SaaS vs On-Premise vs Off-Premise Blog Feature
Matt Zwicker

By: Matt Zwicker on December 27th, 2018

SaaS vs On-Premise vs Off-Premise

marketing technology | best practices

As companies have more options for SaaS based solutions, it becomes more important that they evaluate these options and how they will be accessed. In order to stay competitive, businesses must select the right solution.

Do we go with a hosted solution, or do we keep it in-house? 

Do we buy more storage or send it all up to the cloud?

When the data hosting concept started years ago, the topic was more straight forward; companies were given an opportunity to house their data themselves or have somebody else worry about it (and all the maintenance that comes with it). This concept has evolved into something seemingly more complex than information on hard drives in a mysterious place called ‘the cloud’ and is now about the information itself – content. It’s funny -- web hosting companies have been around just as long as data hosting companies, and now the hybrid of both is called SaaS. I don’t know if we have come full-circle or just got lost in the various as-a-service acronyms. 

It’s not about where the content is. The user experience doesn’t care where the data is housed, only how to see it. The goal is always about opportunity, efficiency and happy customers, not defining a geographical location for a RAID.

Evaluate Your Needs

A common move in any best practice is to take a step back. If you are questioning a hosted or on-premise solution, then you have a software in mind, and if you have a software in mind then you have a requirement in mind; chances are if you have a requirement in mind, then you have a catalyst or business need. Maybe criteria has been defined that must be adhered to such as a corporate or client policy or security mandate, but these immovables are not reason enough to jump straight to technical decisions ignoring other business and user requirements.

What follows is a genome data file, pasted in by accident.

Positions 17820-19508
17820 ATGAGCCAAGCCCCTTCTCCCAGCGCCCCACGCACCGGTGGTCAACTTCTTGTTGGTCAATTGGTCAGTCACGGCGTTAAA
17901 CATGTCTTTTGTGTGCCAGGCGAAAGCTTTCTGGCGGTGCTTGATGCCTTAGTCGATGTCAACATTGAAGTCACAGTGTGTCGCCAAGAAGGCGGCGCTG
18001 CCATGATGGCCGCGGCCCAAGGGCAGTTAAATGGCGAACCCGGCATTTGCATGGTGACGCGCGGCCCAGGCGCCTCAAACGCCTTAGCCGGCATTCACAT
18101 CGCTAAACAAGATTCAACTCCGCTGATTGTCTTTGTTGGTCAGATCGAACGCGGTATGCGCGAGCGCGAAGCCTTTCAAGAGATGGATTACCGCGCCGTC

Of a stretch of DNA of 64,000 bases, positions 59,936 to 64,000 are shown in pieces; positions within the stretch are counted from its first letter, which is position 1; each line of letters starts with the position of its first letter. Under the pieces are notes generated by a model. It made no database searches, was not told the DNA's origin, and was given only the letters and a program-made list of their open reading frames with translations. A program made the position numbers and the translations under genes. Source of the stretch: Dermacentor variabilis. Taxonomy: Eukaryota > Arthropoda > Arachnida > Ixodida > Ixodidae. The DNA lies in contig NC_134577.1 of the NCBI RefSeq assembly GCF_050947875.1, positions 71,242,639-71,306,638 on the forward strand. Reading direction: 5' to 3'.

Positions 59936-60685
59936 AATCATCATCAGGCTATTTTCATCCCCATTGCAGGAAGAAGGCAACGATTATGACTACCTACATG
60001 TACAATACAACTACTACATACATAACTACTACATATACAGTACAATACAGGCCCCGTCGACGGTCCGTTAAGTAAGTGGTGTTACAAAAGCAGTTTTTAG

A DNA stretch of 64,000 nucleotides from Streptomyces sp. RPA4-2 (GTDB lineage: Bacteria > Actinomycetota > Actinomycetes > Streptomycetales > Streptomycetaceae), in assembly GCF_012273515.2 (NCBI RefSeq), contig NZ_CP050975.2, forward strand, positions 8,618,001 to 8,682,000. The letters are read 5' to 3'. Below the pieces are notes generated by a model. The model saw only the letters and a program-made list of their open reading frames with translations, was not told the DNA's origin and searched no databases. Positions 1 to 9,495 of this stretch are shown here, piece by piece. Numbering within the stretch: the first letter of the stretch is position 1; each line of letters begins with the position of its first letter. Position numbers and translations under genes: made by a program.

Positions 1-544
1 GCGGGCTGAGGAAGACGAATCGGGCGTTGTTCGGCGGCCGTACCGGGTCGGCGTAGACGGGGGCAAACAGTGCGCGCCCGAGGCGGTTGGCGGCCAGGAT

SaaS defined: a solution hosted and maintained by a third-party.

On-Premise defined: a solution hosted in-house and usually supported by a third-party.

Off-Premise defined: a solution hosted by a third-party and usually supported by a different third-party.

So what’s the difference between SaaS and off-premise?




Not SaaS–>

Not SaaS

Off-premise is a solution on dedicated hardware that happens to be in a different building than the end-users. System administrators have all the same access (remotely) to the servers as they would with an on-premise solution, it’s just not on-premise. SaaS solutions provide zero visibility into the back-end, because the vendors are not responsible for explaining the solution, only providing it. This is a subtle or not so subtle nuance depending on your requirements.

Before evaluating software that may or may not be available in a SaaS model, evaluate your data. Define and agree internally upon:

  • Total amount of relevant data (data that is within the scope of the project)
  • How old is the current hardware?
  • Storage capacity (are the drives full? Can our storage scale at the pace of our business?)
  • Cost of data (internal resources needed, hosting fees, hardware replacement and/or maintenance, accessibility)
  • Touch-points (who needs the data, and when?)

Factors such as ‘our IT guy quit, so we don’t have the internal resources for an on-premise solution’, or ‘we don’t have the money to buy a bunch of servers’, or ‘we’re a virtual company without a data center' may rule out an on-premise solution. The opposite could apply if ‘our security compliance does not allow third-party hosting’ in which case an on-premise solution would be the only option.

Once you have determined all of your requirements and reviewed all the possible options, you will then be ready to make the best decision for your solution. IO Integration can help you determine what type of solution is best for your organization. Click here to get in touch with an expert.

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About Matt Zwicker

Solution Strategist at IO Integration : Go beyond setting expectations with your customers and gain their trust. Don't tell them what you are going to do, show them. Present the experience of your idea and what's in it for them. Generate motivation and build confidence using data, numbers and professional experience. Once trust is earned the rest is easy.

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